Australian poet, Judith Wright who died in 2000 was a long-time activist for the Great Barrier Reef. Writing in 1996, she said “To me it’s a kind of miracle that things have gone so well for the Great Barrier Reef.”
In The Coral Battleground she documented the work of a collective of artists, poets and ecologists who had successfully campaigned to protect the reef from corporate development in the 1960s and 70s. Wright wrote: “If disasters in the shape of weather, accident and climate change lie ahead, the work done already has shown what can be done to shield it from such dangers and has proved that people will agree, in the event, to supplying the help it needs.”
The development of the massive Carmichael coal mine by Adani will be a disaster for the Reef, but not only for the Reef. Indigenous Land Rights were another of Wright’s great passions. Today, the Wangan and Jagalingou people are fighting to defend their lands from Adani and the corporation’s planned mine in the Galilee Basin, Queensland.
From the global impact on climate change to the local impact on the black-throated finch, the development will be shattering. Around Australia, grass roots campaigns to Stop Adani are growing every day.
On Monday 30 October 2017, 40 Australian poets add their voices to the Stop Adani movement. In the spirit of Judith Wright, poets are speaking up to the mining giant. Throughout the day, Plumwood Mountain journal will send poems to Adani, as they are published online, in text, audio and video, over twelve hours from 8.00am Eastern Daylight Saving Time. Many of the poets are award winners and internationally recognised.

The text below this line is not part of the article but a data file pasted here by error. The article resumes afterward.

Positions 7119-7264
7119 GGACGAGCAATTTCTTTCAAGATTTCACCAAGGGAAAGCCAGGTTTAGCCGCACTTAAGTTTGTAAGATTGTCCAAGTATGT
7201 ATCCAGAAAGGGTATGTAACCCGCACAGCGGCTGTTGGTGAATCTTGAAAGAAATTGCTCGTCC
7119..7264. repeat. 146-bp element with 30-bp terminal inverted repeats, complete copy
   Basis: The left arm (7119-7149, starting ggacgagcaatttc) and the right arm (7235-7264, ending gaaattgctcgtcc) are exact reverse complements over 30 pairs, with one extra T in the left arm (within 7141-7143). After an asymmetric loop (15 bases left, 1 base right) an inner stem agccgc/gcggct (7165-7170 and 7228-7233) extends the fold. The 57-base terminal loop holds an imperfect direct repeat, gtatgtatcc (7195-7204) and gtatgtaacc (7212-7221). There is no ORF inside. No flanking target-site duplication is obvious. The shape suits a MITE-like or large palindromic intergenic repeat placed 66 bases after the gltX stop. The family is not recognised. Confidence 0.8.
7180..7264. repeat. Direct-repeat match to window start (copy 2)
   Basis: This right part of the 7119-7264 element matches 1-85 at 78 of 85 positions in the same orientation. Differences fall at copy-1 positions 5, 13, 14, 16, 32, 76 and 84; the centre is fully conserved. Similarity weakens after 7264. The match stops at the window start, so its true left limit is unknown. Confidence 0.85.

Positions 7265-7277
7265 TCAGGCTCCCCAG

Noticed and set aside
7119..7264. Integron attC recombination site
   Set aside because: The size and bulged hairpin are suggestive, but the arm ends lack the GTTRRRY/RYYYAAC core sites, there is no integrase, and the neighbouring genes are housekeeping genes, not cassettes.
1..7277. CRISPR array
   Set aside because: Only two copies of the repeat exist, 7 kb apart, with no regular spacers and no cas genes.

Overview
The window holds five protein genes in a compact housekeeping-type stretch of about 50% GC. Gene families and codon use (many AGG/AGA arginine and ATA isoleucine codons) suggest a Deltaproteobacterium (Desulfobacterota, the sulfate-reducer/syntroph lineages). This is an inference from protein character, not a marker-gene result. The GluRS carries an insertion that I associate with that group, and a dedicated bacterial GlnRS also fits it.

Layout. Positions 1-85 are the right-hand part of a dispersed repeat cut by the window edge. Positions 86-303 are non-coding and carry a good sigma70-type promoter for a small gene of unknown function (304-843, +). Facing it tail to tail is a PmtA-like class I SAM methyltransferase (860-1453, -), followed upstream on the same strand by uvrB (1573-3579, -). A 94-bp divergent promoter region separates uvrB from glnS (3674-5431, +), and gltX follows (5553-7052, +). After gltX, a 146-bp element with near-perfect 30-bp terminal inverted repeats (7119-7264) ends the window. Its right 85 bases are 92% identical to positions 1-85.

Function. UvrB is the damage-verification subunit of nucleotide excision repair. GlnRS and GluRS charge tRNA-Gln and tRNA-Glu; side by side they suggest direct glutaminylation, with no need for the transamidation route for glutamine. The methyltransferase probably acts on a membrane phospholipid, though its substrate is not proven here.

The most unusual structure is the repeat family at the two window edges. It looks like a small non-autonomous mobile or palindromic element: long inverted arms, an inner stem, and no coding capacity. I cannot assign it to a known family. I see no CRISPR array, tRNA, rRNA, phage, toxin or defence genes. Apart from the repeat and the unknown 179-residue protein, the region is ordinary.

Queensland poet, B R Dionysius, writes “in the billionaire’s thoughts he’s ripped out the earth’s coal black throat”. As a consequence, says Dionysius in reference to the black-throated finch: “Their habitat halved like a seed cake.”
Melbourne poet, Claire Gaskin writes “my compliance cannot be bought”.
Western Australian poet Jennifer Maiden has just completed work on the Appalachians where mountaintop removal mining in the U.S. has been disastrous. She describes the proposed Carmichael mine in Queensland as “a betrayal”, asking “what could I say that isn’t said, I think?”
Western Australian poet and activist, John Kinsella patterns his poem on Dante’s Divine Comedy. Kinsella says of his poem, “Apart from the obvious protest and resistances, there’s also a tension over the issue of presence and distance from a site of protest and the fact of the consequences to the entire biosphere being so massive, the ‘distance’ becomes disturbingly ‘erased’ and the consequences felt on all ‘doorsteps’”.
Anne Elvey, managing editor of Plumwood Mountain: An Australian Journal of Ecopoetry and Ecopoetics, asks, “How does poetry stack up against billions of tonnes of coal? The poets who have given their work to this action are not just writing words of protest. Yes, there are protest poems. There are dystopian poems. But there are also poems that say, poetry provides a different way of seeing the world from a corporate mining one.”
Plumwood Mountain journal takes its title from the mountain near Braidwood, Plumwood Mountain, whose name itself environmental philosopher Val Plumwood adopted for her own. Plumwood, a friend of Wright’s, said “creative writing can … play an important part by making visible new possibilities for radically open and non-reductive ways to experience the world”.
You can read the poems as they are published through out the day, here, on Plumwood Mountain.